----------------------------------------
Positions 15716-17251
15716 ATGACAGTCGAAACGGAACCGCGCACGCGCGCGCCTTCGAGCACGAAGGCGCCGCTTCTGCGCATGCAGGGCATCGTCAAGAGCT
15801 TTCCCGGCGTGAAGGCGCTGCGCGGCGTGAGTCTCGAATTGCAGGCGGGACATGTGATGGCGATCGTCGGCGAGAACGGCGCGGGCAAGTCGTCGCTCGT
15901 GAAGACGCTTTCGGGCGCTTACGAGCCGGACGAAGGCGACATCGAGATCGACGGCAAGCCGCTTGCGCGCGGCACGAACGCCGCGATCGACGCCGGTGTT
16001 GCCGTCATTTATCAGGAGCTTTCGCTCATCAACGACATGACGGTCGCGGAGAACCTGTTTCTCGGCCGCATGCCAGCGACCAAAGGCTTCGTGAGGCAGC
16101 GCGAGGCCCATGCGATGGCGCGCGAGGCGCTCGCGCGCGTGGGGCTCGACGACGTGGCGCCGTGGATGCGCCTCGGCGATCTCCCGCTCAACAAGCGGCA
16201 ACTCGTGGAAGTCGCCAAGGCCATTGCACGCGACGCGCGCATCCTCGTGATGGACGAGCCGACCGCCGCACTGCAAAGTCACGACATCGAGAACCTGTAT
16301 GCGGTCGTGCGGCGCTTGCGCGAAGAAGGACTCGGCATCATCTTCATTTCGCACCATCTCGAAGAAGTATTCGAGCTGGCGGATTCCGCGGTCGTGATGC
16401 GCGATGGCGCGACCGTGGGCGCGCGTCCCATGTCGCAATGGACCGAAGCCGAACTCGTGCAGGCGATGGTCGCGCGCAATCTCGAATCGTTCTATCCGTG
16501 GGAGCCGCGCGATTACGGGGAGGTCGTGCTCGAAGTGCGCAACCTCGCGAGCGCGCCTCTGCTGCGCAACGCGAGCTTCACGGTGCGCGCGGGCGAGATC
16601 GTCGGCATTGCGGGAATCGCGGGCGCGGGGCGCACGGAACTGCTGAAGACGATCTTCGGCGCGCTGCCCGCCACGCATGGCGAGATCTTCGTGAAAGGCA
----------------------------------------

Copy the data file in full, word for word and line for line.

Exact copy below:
Positions 15716-17251
15716 ATGACAGTCGAAACGGAACCGCGCACGCGCGCGCCTTCGAGCACGAAGGCGCCGCTTCTGCGCATGCAGGGCATCGTCAAGAGCT
15801 TTCCCGGCGTGAAGGCGCTGCGCGGCGTGAGTCTCGAATTGCAGGCGGGACATGTGATGGCGATCGTCGGCGAGAACGGCGCGGGCAAGTCGTCGCTCGT
15901 GAAGACGCTTTCGGGCGCTTACGAGCCGGACGAAGGCGACATCGAGATCGACGGCAAGCCGCTTGCGCGCGGCACGAACGCCGCGATCGACGCCGGTGTT
16001 GCCGTCATTTATCAGGAGCTTTCGCTCATCAACGACATGACGGTCGCGGAGAACCTGTTTCTCGGCCGCATGCCAGCGACCAAAGGCTTCGTGAGGCAGC
16101 GCGAGGCCCATGCGATGGCGCGCGAGGCGCTCGCGCGCGTGGGGCTCGACGACGTGGCGCCGTGGATGCGCCTCGGCGATCTCCCGCTCAACAAGCGGCA
16201 ACTCGTGGAAGTCGCCAAGGCCATTGCACGCGACGCGCGCATCCTCGTGATGGACGAGCCGACCGCCGCACTGCAAAGTCACGACATCGAGAACCTGTAT
16301 GCGGTCGTGCGGCGCTTGCGCGAAGAAGGACTCGGCATCATCTTCATTTCGCACCATCTCGAAGAAGTATTCGAGCTGGCGGATTCCGCGGTCGTGATGC
16401 GCGATGGCGCGACCGTGGGCGCGCGTCCCATGTCGCAATGGACCGAAGCCGAACTCGTGCAGGCGATGGTCGCGCGCAATCTCGAATCGTTCTATCCGTG
16501 GGAGCCGCGCGATTACGGGGAGGTCGTGCTCGAAGTGCGCAACCTCGCGAGCGCGCCTCTGCTGCGCAACGCGAGCTTCACGGTGCGCGCGGGCGAGATC
16601 GTCGGCATTGCGGGAATCGCGGGCGCGGGGCGCACGGAACTGCTGAAGACGATCTTCGGCGCGCTGCCCGCCACGCATGGCGAGATCTTCGTGAAAGGCA